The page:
Test Center review: Office killers pack some heat
Cloud-based Google Docs and Zoho, as well as desktop-bound IBM Lotus Symphony and OpenOffice.org, put Microsoft's productivity suite on noticeFollow @infoworld
The presentation section of Symphony is also quite capable, though it doesn't have the same rich set of multimedia functions that come with PowerPoint. Neither does it have a wide range of ready-made background and layout templates to jump-start your creativity. If you don't need those – for example, if you want to create solid, basic presentations for business or academic purposes – then the presentation package in Symphony should take care of you nicely.
Can Symphony do all you need in a personal productivity package? If you require solid functionality in word processing, spreadsheet manipulation, and presentation creation for a Windows platform, and co-authoring those files isn't critical, then yes. Symphony's feature set isn't as rich as Office's, but that's not necessarily a bad thing. Straightforward, rich functionality for an individual or small group – that's nothing to sneeze at.
OpenOffice.org is the granddaddy of Office alternatives. A product for nearly 20 years, the current version is available in 21 different languages on platforms that include Windows, Linux (RPM and Debian), Solaris (SPARC and x86), and Mac OS X (Intel and PowerPC). It's widely available, well supported (through active user and developer communities), and stable. The question remains: Is it good enough to be your only personal productivity suite?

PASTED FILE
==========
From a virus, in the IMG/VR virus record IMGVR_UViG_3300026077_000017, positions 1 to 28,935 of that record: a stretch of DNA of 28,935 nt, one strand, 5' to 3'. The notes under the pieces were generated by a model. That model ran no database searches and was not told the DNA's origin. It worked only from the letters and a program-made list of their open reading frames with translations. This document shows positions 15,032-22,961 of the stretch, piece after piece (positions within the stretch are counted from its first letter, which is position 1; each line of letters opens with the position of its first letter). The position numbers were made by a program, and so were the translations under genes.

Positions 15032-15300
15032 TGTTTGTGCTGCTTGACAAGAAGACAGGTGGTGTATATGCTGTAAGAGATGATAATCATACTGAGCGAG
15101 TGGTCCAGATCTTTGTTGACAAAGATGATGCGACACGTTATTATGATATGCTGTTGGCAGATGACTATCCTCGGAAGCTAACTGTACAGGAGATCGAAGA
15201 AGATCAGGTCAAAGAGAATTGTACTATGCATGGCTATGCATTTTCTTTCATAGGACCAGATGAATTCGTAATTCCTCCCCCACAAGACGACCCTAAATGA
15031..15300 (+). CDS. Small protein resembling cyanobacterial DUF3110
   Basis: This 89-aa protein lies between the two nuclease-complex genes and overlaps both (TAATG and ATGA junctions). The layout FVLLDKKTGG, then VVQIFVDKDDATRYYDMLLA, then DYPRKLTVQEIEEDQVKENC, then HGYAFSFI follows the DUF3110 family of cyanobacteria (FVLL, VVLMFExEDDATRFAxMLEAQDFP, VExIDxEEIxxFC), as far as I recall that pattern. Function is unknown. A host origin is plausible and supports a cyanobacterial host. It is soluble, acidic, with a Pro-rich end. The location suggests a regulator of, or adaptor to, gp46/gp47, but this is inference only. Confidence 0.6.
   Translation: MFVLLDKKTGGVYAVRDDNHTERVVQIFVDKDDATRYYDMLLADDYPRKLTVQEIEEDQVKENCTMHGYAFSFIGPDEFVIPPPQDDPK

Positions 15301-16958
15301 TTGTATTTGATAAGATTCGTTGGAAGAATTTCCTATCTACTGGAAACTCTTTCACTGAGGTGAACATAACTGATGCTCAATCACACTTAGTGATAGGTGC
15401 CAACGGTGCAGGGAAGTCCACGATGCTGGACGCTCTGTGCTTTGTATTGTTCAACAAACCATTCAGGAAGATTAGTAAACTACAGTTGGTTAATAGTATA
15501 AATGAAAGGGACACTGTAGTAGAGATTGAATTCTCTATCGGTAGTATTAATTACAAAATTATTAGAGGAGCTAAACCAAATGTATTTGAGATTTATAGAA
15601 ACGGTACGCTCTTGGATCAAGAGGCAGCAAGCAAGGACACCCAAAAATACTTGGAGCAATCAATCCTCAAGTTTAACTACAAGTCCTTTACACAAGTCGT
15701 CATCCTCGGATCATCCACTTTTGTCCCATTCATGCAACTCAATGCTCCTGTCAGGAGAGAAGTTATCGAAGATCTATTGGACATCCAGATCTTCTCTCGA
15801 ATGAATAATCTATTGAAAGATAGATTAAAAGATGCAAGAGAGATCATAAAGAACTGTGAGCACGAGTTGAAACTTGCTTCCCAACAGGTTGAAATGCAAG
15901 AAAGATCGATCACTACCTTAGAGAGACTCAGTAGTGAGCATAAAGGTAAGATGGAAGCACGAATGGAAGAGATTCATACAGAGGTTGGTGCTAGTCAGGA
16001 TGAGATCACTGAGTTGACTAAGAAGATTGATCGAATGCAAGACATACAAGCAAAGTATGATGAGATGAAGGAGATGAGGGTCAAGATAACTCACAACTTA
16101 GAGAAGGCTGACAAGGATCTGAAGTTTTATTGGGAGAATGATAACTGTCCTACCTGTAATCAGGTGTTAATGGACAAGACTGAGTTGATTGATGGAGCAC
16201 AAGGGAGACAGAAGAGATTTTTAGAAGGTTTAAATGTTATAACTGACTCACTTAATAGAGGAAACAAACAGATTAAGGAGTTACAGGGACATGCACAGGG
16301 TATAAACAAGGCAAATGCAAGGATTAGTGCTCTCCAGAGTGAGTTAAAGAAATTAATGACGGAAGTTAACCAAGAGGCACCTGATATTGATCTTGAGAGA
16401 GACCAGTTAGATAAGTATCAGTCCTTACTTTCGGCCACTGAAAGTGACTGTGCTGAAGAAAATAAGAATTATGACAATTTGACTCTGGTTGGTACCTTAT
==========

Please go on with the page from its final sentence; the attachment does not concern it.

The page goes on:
The word processor (screen image) has a look that will seem familiar to folks who have been using Word for a number of years. When you dig into the interface, you find that OpenOffice.org includes many features that are missing from other products in this comparison, such as mail merge and style galleries for business users, as well as bibliography, footnote, and cross-reference functions for academic and research users. There are also multimedia capabilities for Web 2.0 folks (extending to video and audio), along with HTML-editing features when you want to take your documents directly online.
In some areas, OpenOffice.org has user interface features that make common capabilities easier to employ than they are in competing programs. Inserting a table, for example, brings out a floating toolbar for sizing and formatting the table without having to resort to multiple trips to a menu structure. That's nice, as is the word processor's native PDF output ability. The only features that seem significantly lacking are those for collaborating with multiple authors; you can insert a note, but more sizable collaboration capability would be welcome.
OpenOffice.org's spreadsheet (screen image) is a capable numeric- and data-analysis tool, with an interface that will look more familiar to longtime Excel users than the revamped ribbon scheme of Office 2007 did. On the issue of macros, OpenOffice.org's spreadsheet and word processor both support them, but they're not the same macros that run in Office. They're similar, being based on Basic, but there are differences between Office's VBA (Visual Basic for Applications) and OpenOffice.org's Basic API. This is yet another case in which each of the products is a capable tool, and each will open documents created by the other (assuming, of course, that you save the files in the proper format), but you shouldn't assume that you can blithely toss complex files back and forth between the suites with no intervention required.
The presentation creator that comes with OpenOffice.org is fully featured, with superb capabilities for sorting and organizing slides, and a very nice wizard that can get you started if you're unsure about how to begin your presentation. As with the word processor, there are multimedia capabilities, so you can easily build a business presentation around the latest video you found on YouTube.